A Julia Eccleshare Pick of the Month August 2019 | Interest Age 5-8 | Pirates ahoy! This is a lively, swashbuckling story with great characters and a pacey story – all vibrantly illustrated in an attractive and easy-to-read, small size book. Barbarous Bertha is a fearsome pirate as well as the guardian of a wide stretch of emerald green sea and the Purple Shell Islands which are home to both people and special animals and birds. It is no surprise therefore that her daughter Molly Rogers is never going to stand for anyone who threatens to invade the islands or destroy their inhabitants. When reports come of Captain Firebird doing damage to Monkey Skull Island, Molly Rogers enlists all of her best animal and bird friends – including Kracken the octopus – to chase down Captain Firebird and to make sure he never does anything so dastardly again.
July 2019 Debut of the Month | A trip to the natural history museum with Grandad fills George with a passion for bugs. He determines to build up a collection and though it’s not easy at first slowly learns the best ways to catch them, filling jars with butterflies, beetles, worms, moths and spiders. It’s satisfying, but something’s not right. Grandad notices it too: with no bugs, everywhere is too quiet, dull and sad. Together they release the bugs and transform their garden into an insect sanctuary. The story is filled with action and movement and the pages are packed with detail. I love the way George chases after his bugs with such a loping stride and the relationship between him and his grandfather is tender and convincing.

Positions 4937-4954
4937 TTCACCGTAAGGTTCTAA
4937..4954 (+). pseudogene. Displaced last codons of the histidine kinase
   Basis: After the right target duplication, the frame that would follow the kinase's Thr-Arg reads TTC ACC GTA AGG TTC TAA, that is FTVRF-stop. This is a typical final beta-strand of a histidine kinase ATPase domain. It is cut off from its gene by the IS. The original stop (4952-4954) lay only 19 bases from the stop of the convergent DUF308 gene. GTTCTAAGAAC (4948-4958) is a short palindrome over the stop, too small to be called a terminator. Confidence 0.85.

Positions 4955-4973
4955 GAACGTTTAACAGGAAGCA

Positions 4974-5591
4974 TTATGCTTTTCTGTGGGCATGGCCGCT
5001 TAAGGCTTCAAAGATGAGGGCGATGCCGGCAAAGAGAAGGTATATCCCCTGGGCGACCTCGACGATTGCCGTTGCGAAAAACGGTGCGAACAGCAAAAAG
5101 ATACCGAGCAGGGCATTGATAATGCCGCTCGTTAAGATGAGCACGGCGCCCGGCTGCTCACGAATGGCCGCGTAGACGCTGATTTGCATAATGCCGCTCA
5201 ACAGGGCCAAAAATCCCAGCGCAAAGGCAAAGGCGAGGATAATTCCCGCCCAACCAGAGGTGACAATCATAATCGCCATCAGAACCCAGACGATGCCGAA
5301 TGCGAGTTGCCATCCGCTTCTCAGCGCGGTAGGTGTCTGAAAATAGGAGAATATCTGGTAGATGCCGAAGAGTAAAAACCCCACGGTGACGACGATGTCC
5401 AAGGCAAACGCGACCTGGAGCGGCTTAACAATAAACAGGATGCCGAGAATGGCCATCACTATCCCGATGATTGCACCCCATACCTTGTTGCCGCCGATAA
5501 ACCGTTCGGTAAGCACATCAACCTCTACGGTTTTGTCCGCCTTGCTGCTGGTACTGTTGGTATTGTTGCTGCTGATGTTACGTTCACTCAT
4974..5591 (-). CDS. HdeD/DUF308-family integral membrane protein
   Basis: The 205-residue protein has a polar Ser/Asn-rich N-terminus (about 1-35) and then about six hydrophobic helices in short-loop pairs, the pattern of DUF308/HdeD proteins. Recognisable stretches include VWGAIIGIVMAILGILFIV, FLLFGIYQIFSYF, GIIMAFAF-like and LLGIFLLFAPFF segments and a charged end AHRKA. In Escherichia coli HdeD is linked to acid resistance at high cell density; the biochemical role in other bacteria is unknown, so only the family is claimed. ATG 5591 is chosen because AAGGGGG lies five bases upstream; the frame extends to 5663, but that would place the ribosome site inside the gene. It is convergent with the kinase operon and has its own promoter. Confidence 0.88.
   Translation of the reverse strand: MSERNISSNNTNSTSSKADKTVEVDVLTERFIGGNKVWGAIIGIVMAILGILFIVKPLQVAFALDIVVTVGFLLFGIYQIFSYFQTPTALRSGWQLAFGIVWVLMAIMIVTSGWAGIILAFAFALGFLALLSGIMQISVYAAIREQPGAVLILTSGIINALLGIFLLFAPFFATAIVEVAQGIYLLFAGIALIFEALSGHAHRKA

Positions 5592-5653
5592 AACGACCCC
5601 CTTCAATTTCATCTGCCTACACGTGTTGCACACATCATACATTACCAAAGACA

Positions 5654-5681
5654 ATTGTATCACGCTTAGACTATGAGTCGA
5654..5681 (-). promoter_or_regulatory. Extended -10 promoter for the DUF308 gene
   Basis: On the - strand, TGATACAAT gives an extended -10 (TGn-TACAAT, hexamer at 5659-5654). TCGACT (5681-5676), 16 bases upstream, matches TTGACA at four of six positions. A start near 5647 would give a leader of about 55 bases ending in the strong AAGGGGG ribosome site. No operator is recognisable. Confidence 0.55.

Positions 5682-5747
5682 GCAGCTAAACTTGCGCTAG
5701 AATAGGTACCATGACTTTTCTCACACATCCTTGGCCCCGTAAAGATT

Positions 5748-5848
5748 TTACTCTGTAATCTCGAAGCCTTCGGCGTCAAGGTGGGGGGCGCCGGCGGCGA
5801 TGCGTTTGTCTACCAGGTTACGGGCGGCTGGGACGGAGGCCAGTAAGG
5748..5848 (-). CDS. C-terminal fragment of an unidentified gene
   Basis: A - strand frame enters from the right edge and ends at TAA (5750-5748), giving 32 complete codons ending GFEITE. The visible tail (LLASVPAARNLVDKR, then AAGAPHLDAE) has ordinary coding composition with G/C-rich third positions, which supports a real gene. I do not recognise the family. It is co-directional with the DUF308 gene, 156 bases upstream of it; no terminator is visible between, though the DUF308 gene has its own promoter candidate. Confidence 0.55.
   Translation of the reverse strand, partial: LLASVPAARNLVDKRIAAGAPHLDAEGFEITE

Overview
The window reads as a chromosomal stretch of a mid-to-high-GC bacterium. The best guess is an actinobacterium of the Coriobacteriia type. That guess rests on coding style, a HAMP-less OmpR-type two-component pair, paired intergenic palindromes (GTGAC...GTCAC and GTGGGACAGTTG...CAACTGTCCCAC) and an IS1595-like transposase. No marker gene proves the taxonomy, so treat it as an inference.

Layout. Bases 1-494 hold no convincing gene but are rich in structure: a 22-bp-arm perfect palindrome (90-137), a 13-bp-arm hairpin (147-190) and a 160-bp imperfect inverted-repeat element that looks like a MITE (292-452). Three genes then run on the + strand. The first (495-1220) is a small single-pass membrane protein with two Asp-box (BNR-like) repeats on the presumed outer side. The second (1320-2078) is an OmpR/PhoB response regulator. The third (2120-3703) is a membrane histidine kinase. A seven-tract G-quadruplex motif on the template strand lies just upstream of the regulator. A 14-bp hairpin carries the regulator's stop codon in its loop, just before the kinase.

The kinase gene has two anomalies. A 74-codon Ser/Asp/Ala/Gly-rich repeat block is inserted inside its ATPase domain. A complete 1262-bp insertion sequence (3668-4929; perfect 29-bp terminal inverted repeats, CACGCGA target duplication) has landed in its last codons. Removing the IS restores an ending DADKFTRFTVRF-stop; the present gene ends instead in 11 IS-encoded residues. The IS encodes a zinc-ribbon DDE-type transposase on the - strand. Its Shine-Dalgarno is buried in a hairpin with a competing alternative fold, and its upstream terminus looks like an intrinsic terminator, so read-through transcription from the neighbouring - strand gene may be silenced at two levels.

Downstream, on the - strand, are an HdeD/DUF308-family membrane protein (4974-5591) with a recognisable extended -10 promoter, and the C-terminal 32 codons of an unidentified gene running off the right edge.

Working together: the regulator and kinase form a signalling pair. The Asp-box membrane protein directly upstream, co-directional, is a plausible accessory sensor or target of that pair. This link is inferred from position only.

July 2019 Debut of the Month | There’s a classic painterly feel to this picture book but its message is very contemporary. Clem loves exploring along the seashore and collecting treasures in her bucket. These include shells and pebbles and pieces of glass, as well as brightly coloured plastic lids, bottles and netting. She befriends a little crab, caught up in a bit of netting and it hitches a ride home with her. Clem knows the crab belongs on the beach, but will he be safe there? Then a trip to the aquarium inspires her class to protect the ocean and together they clean up Clem and Crab’s beach. It’s a lovely story, and an important one, told so effectively in Fiona Lumber’s carefully chosen words and beautiful illustrations.